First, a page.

By Karen Cornish

Five years’ worth of missing pet data from PetLog – the UK’s largest microchipping database – has revealed a 63% increase in missing pets during the summer months. This is why the month of July has been designated as National Lost Pet Prevention Month to help raise public awareness of the issues surrounding lost and stolen pets, and to educate people about how to keep their pets safe.

An estimated 2,760 dogs were reported stolen in 2022 according to Direct Line Pet Insurance with only 1 in 4 being found and returned to their pet parents. In addition to this, many dogs go missing every year after escaping from gardens, getting spooked on walks and bolting, or by chasing prey animals or potential mates.

There are lots of things that dog owners can do to prevent their pets from going missing. The more of these that are put into place, the lower the risk of a dog going missing and the higher the chance of them being reunited with their owner if they do.


Since April 2016 it has been a legal requirement in England, Scotland, and Wales for dogs to be microchipped by the time they are 8 weeks old or owners face a fine of £500. The reason behind making microchipping compulsory was to help tackle the huge numbers of stray and stolen dogs picked up each year by local authorities and animal shelters.

Microchipping is an effective form of permanent identification for pets. A microchip about the size of a grain of rice containing a unique code is injected just below an animal’s skin by a vet. When a chip is read using a hand-held scanner, it can be matched on a database to the current owner’s contact details. Microchipping is quick and painless, and can make reuniting a lost dog with its owner much easier.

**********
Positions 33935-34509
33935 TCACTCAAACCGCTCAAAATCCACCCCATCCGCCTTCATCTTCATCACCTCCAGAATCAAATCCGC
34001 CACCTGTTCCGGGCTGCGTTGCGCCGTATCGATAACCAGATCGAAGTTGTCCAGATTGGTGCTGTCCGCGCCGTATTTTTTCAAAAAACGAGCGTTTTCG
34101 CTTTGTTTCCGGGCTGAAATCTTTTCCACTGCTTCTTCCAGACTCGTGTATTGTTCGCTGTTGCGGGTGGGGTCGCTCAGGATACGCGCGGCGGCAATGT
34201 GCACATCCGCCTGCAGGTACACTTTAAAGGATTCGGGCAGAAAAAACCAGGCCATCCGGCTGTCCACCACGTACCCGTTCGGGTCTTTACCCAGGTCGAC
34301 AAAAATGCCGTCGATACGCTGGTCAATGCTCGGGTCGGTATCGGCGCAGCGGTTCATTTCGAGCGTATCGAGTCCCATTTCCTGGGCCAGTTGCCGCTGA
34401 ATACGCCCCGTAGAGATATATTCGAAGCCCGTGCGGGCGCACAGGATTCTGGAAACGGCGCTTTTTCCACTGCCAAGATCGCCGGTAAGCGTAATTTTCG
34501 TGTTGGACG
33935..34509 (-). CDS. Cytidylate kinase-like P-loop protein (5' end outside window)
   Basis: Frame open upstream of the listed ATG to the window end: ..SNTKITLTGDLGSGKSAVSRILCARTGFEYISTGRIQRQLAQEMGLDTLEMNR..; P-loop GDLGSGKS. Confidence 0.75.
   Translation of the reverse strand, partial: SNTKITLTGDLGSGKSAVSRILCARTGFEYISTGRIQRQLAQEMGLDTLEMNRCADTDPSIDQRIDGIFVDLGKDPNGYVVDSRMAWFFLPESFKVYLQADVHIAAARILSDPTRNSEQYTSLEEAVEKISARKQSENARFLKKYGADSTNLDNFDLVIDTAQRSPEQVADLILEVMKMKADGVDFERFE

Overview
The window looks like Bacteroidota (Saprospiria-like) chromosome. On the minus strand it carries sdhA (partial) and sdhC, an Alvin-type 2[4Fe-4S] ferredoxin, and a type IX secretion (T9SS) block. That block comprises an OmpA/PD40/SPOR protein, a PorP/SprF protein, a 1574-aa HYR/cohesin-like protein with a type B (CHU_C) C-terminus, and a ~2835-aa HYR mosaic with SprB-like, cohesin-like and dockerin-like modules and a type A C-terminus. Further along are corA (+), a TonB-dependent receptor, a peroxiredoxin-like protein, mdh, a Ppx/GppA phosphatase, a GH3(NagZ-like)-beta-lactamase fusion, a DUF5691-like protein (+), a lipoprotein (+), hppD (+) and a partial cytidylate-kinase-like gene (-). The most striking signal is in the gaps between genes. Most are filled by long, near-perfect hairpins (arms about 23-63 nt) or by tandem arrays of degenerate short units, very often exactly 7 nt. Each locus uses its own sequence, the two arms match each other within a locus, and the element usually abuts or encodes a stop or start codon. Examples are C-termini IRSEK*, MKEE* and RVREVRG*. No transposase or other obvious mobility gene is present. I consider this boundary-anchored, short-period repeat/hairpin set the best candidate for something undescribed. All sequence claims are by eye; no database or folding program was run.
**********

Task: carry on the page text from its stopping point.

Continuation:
Data from Battersea Dogs and Cats Home showed that 94% of stray dogs that were fully compliant with microchipping regulations were reunited by Local Authorities with their keepers. The numbers of dogs being dealt with by Local Authorities has reduced by 66% between 2016 and 2021 as vets and rescue charities are able to scan and reunited dogs with their owners quickly and without needing to involve the Local Authority.

However, microchips only work as a way of reuniting dogs with their owners if the information contained on the database is correct. There have been many heart-breaking cases of found pets being scanned for their microchips only to find that the contact details held by the database are out of date, preventing them from being reunited with their owners. Battersea says that 63% of stray dogs implanted with a chip have an inaccurate record. 

There are currently 14 national microchip databases operating in the UK, which means there is no central record – something that the British Veterinary Association (BVA) has been campaigning to change. If your dog has a microchip and you are unsure which database they are registered with, visit and enter their unique code to find out.

Ensure the database holds all your current contact details and remember to let the company know your new details if they change.

Collars and tags

The Control of Dogs Order 1992 states that a dog must wear a collar and tag when in public. This tag must have the owner’s name and address on it as well as their phone number. It is recommended that you don’t put your dog’s name on their ID tag as it can make it easier for thieves to lure them away if they can call them by name.

Despite the compulsory microchipping law coming into effect, dogs still need to wear a visible ID tag and collar in a public place. People are likely to assume that a dog without a collar and tag is a stray and may seize it. Owners should also ensure that they keep the information on the tag up to date.